More fodder for evidence-based diets

UPDATE: In a post on evidence-based diets, I wrote about the potential benefits to be gained if private chef, meal replacement, or even frozen dinner companies would structure their meals around evidence of benefits from particular dietary combinations, which could in turn be tailored to customer demographics: Garanimals for your tummy.

This WSJ article on nutrients in your diet describes some of the connections between diet, mainly of vitamins and trace minerals, and health from an immune response perspective. One more reason to look at all the studies and dietary pieces as a consolidated whole rather than “take two fish oil caplets a day.”

3 Comments

  1. Follow-up: evidence based diets on October 17, 2010 at 4:30 pm

    […] But, I can see there being some value to this type of easily understood distillation of typically complex research papers. (Certainly the autism community could use this if only to collect the research in one place.) I see this as a neat add-on to the orphan idea proposal for evidence-based diets, one that ties to other diet-related projects. […]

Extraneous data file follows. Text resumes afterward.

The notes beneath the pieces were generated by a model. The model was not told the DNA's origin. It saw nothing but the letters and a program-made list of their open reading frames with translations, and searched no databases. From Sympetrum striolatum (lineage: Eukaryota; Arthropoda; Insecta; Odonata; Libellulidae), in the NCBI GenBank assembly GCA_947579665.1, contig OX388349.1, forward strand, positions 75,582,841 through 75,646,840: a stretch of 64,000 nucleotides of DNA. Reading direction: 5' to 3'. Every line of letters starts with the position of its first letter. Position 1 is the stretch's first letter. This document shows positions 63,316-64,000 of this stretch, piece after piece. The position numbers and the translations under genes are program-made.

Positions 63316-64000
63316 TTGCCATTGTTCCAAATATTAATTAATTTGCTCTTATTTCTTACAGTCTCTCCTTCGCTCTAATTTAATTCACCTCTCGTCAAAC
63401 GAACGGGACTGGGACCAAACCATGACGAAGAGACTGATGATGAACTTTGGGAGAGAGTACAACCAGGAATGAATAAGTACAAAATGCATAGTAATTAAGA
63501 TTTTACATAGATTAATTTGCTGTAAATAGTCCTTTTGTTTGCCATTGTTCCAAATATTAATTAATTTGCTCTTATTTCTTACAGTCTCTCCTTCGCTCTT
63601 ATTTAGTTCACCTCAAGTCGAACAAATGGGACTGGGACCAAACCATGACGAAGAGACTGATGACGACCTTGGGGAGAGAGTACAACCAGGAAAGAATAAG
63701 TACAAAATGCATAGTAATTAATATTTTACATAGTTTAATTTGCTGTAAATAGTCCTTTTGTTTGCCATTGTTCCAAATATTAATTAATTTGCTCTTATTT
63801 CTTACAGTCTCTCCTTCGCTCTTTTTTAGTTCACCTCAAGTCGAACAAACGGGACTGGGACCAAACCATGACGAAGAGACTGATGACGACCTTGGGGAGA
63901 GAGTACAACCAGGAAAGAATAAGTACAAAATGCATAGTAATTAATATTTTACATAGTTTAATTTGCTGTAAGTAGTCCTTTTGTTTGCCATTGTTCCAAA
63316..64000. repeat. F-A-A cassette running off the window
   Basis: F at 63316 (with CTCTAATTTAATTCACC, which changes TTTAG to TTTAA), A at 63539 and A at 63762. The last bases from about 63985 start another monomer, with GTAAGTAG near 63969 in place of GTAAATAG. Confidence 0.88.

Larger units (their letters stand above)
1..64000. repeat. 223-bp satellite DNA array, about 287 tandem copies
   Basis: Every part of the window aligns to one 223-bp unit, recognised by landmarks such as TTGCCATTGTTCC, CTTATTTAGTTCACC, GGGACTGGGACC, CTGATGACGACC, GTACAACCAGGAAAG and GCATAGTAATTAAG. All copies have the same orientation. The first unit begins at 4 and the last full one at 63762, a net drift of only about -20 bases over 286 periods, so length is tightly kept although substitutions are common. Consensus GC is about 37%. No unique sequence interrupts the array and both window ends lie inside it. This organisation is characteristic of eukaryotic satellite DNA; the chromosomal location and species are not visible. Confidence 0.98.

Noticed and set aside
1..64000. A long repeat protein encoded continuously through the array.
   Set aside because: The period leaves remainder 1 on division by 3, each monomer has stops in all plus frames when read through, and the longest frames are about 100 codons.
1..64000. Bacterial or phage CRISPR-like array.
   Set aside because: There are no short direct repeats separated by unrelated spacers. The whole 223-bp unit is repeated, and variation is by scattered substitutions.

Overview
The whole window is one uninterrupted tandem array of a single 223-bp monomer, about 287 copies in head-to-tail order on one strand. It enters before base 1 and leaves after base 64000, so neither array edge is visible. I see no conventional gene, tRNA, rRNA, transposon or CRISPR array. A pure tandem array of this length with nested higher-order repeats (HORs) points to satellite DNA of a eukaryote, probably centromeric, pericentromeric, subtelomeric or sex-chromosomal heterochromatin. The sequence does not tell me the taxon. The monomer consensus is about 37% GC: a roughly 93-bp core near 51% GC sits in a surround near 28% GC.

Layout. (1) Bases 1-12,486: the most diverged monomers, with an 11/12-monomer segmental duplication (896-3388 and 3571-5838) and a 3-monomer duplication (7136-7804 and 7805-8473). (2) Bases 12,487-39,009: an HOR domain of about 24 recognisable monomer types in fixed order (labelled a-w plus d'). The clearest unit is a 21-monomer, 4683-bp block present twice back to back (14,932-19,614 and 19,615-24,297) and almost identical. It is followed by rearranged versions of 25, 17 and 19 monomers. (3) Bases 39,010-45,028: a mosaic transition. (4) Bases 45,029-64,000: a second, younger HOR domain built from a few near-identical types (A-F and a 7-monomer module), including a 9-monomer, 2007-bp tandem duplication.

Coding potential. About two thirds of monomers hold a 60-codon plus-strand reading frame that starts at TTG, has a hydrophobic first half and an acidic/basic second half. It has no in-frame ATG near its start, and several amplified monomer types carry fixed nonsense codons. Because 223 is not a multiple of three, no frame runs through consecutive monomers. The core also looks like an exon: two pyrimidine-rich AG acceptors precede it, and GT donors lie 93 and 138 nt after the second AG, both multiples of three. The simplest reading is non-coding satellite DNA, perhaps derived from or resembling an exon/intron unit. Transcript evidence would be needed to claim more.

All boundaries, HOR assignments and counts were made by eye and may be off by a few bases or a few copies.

2. […] an interesting take on my idea for an evidence-based diet: an app that spits out recipes based on ingredients you feed it. (I should really edit that […]

  3. Follow-up: evidence based diets on May 11, 2015 at 2:16 pm

    […] But, I can see there being some value to this type of easily understood distillation of typically complex research papers. (Certainly the autism community could use this if only to collect the research in one place.) I see this as a neat add-on to the orphan idea proposal for evidence-based diets, one that ties to other diet-related projects. […]

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